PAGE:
THAT'S THE SPIRIT: Wine history is filled with influential women

2012-03-14T07:33:00Z THAT'S THE SPIRIT: Wine history is filled with influential womenKathy Smith Rapid City Journal
March 14, 2012 7:33 am  • 

Swirling around in the back of my mind for some time has been the idea of writing about women and wine. After reading the story of a Champagne empire and the woman who ruled it, “The Widow Clicquot,” I decided the idea had aerated long enough.  

March is Women’s History Month, and wine history is filled with influential women such as the Champagne widows, Barbe-Nicole Clicquot Ponsardin and Jeanne-Alexandrine Pommery. After their husbands died, each of these women took over the reins of her family’s Champagne business.  

The widow, or veuve, Clicquot proved herself an enterprising business woman. Through hard work and perseverance, she built her late husband’s fledgling Champagne business into one of the most successful Champagne houses of France. Barbe-Nicole is credited with three important contributions to the development of the Champagne industry:

“Remuage en pupitre” (riddling of the bottles to force the sediment to the neck0, internationalization of the Champagne trade and development of brand identity, fiercely guarding her famous yellow label, which survives today.

Jeanne-Alexandrine Pommery’s hard work and diligence brought her late husband’s business to the forefront of the Champagne world. She is credited with developing the “brut”-style Champagne so loved by the English during the 19th century, which remains the most popular style today.

Another important Victorian widow of the wine world is Dona Antonia Ferreiro, who challenged the monopoly of English-run Port houses in Douro, Portugal. Ferreiro remains the dominant Port brand. Another widow is Australia’s Mary Penfold, who took over the reins of the family wine business after her husband’s death, making Penfolds into one of Australia’s leading wine producers.

Today, women can be found making great wine in every wine region. In France, Burgundy alone has more than 30 women winemakers, one of which is Lalou Bize Leroy, who inherited her father’s wine merchant business and a quarter of the most famous Burgundy domaine, the Domaine de Romanee-Conti.

In California during the 1800s, about 10 percent of the winemakers were women; today, the percentage is a bit higher, somewhere around 15-20 percent. Traditionally, women inherited wine businesses from their husbands and fathers, but many of today’s women winemakers have started their own businesses. 

Women are moving into all aspects of the wine world, from winemakers to sommeliers, from marketing and hospitality to distribution, all fields previously dominated by men.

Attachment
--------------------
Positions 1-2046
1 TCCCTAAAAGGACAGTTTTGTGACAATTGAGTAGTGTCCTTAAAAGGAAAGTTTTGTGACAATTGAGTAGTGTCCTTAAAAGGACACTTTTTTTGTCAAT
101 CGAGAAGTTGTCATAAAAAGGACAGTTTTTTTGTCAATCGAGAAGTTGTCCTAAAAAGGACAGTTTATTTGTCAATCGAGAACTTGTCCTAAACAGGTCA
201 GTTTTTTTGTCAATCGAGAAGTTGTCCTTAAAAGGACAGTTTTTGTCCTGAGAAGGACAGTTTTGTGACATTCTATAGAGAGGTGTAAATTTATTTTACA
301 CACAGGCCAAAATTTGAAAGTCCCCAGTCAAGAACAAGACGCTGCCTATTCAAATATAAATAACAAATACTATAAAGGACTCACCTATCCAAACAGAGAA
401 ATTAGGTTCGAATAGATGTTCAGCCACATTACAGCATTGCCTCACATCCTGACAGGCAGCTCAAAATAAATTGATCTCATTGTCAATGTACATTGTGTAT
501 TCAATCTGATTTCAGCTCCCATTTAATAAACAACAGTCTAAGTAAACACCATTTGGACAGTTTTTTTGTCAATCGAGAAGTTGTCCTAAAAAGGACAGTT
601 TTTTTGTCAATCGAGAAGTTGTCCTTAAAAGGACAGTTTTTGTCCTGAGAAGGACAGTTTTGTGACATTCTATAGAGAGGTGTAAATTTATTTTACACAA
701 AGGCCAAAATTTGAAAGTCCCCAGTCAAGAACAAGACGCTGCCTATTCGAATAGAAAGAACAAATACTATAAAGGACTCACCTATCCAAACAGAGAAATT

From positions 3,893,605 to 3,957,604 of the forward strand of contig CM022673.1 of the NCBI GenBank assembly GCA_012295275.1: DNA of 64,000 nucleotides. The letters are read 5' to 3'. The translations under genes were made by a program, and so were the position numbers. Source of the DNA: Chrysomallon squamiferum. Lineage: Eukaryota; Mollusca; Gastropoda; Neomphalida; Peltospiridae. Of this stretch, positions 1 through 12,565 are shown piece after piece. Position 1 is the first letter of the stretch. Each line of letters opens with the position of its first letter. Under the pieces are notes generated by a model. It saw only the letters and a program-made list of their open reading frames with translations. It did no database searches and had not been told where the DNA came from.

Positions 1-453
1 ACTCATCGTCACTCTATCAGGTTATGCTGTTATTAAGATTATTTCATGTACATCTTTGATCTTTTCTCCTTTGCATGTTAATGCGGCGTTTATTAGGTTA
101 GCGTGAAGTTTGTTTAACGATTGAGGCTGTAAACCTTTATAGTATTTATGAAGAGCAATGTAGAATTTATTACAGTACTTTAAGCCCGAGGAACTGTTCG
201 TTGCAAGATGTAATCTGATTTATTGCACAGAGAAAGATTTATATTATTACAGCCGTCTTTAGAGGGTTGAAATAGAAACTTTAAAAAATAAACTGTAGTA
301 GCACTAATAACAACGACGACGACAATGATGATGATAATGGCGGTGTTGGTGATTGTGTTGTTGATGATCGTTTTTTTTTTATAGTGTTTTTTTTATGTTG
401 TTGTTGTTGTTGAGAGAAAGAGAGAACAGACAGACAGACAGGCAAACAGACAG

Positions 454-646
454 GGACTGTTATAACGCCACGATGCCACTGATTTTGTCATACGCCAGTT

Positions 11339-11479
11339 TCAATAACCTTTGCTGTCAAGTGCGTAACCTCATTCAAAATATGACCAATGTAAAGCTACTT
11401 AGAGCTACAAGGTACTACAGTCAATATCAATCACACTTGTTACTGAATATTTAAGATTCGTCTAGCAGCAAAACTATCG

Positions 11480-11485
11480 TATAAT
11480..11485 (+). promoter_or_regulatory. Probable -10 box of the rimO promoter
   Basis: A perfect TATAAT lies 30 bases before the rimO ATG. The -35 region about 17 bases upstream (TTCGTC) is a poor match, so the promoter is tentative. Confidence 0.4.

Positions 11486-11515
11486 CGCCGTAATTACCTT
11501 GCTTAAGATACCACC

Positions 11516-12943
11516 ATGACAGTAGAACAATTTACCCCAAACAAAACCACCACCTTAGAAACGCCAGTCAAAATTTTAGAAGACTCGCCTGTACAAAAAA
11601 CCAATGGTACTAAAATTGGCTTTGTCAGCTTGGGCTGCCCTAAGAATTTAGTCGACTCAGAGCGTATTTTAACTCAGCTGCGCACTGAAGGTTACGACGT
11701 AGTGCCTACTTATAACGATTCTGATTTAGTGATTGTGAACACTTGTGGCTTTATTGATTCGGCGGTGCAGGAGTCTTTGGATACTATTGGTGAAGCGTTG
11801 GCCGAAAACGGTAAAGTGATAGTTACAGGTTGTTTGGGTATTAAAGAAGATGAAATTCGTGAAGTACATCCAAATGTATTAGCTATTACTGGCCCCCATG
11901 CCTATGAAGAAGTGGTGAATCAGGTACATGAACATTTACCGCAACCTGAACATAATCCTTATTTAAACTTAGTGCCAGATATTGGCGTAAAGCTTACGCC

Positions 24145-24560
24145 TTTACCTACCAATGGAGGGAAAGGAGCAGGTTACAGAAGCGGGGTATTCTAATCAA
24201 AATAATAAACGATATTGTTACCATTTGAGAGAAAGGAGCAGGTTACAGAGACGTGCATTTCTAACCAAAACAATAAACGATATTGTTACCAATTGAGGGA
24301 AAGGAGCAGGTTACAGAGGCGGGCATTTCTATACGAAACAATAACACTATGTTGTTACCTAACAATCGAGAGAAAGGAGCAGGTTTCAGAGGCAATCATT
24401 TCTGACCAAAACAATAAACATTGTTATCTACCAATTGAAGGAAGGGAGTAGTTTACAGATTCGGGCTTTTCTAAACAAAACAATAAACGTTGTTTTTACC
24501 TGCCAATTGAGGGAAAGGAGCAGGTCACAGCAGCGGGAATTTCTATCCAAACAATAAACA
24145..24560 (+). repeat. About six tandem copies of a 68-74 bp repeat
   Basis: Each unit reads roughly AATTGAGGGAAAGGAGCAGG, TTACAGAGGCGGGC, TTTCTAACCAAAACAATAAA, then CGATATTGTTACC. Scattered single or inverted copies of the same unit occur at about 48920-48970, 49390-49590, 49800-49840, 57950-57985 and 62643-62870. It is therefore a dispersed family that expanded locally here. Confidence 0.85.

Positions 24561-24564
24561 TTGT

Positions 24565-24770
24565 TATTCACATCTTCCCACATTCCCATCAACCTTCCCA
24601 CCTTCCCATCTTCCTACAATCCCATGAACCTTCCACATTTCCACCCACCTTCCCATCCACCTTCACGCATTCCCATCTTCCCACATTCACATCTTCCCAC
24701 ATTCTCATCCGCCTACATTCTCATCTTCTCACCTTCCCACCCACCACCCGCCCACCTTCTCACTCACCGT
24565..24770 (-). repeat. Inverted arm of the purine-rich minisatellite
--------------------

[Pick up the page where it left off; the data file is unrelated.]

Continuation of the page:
The term sommelier originally referred to privileged individuals who kept and maintained proper food and drink of the lords. Known as keeper of the key, these important positions were held by men. Today, sommelier relates specifically to the world of wine, and qualified women sommeliers are no longer a rarity.

Modern science tells us that women might be better suited to this position than men. Several studies have suggested that a large number of “super-tasters” — people blessed with double the normal number of taste buds — are actually women. Ladies, this is good news: It means you get to choose the wine from now on!

Actually, this is already happening. Research indicates that women prefer wine over beer and that women purchase eight out of 10 bottles of wine or about 80 percent of the wine consumed at home.

This makes sense because women still do a lot of the cooking and shopping, so they are more likely to purchase wine to pair with meals. 

Women typically purchase wine based on taste preferences rather than brand preference, and they are also more likely to purchase a bottle of wine because it has a fun, cute or thematic label. And yes, ladies, we tend to spend less on a bottle of wine than men do.  

We are also less likely to buy wine for investment or for long-term aging than our male counterparts. Women may not be known as collectors of wine yet, although this historically male hobby is being pursued by more women. Women enjoy wine as a way to make the ordinary a little more aesthetic.  

Whatever the reason, women have definitely broken the glass ceiling of a realm previously dominated by men. We’ve come a long way, ladies, so pop the cork and toast all the women of wine both past and present. And while you’re at it, give yourself a nice pour, too.

Kathy Smith is a co-owner of Smith’s Liquor Gallery and the Independent Ale House in Rapid City, and is a certified executive sommelier.

Copyright 2015 Rapid City Journal. All rights reserved. This material may not be published, broadcast, rewritten or redistributed.

(1) Comments

  1. Tooch
    Report Abuse
    Tooch - March 14, 2012 5:12 pm
    I collect a number of wines that are crafted by women. Cecile Tremblay in the Cote d'Or and Olga Raffault in Chinon make incredible wines. Cecile's wines from Burgundy are already fetching $75 - $300 a bottle, but her wines are all of Grand Cru class. Olga's wines, by contrast, are in the $15 - $35 range and deliver serious value from the Loire. I'm actually sipping her 2009 Le Champ-Chenin (100% Chenin Blanc) as I write this!
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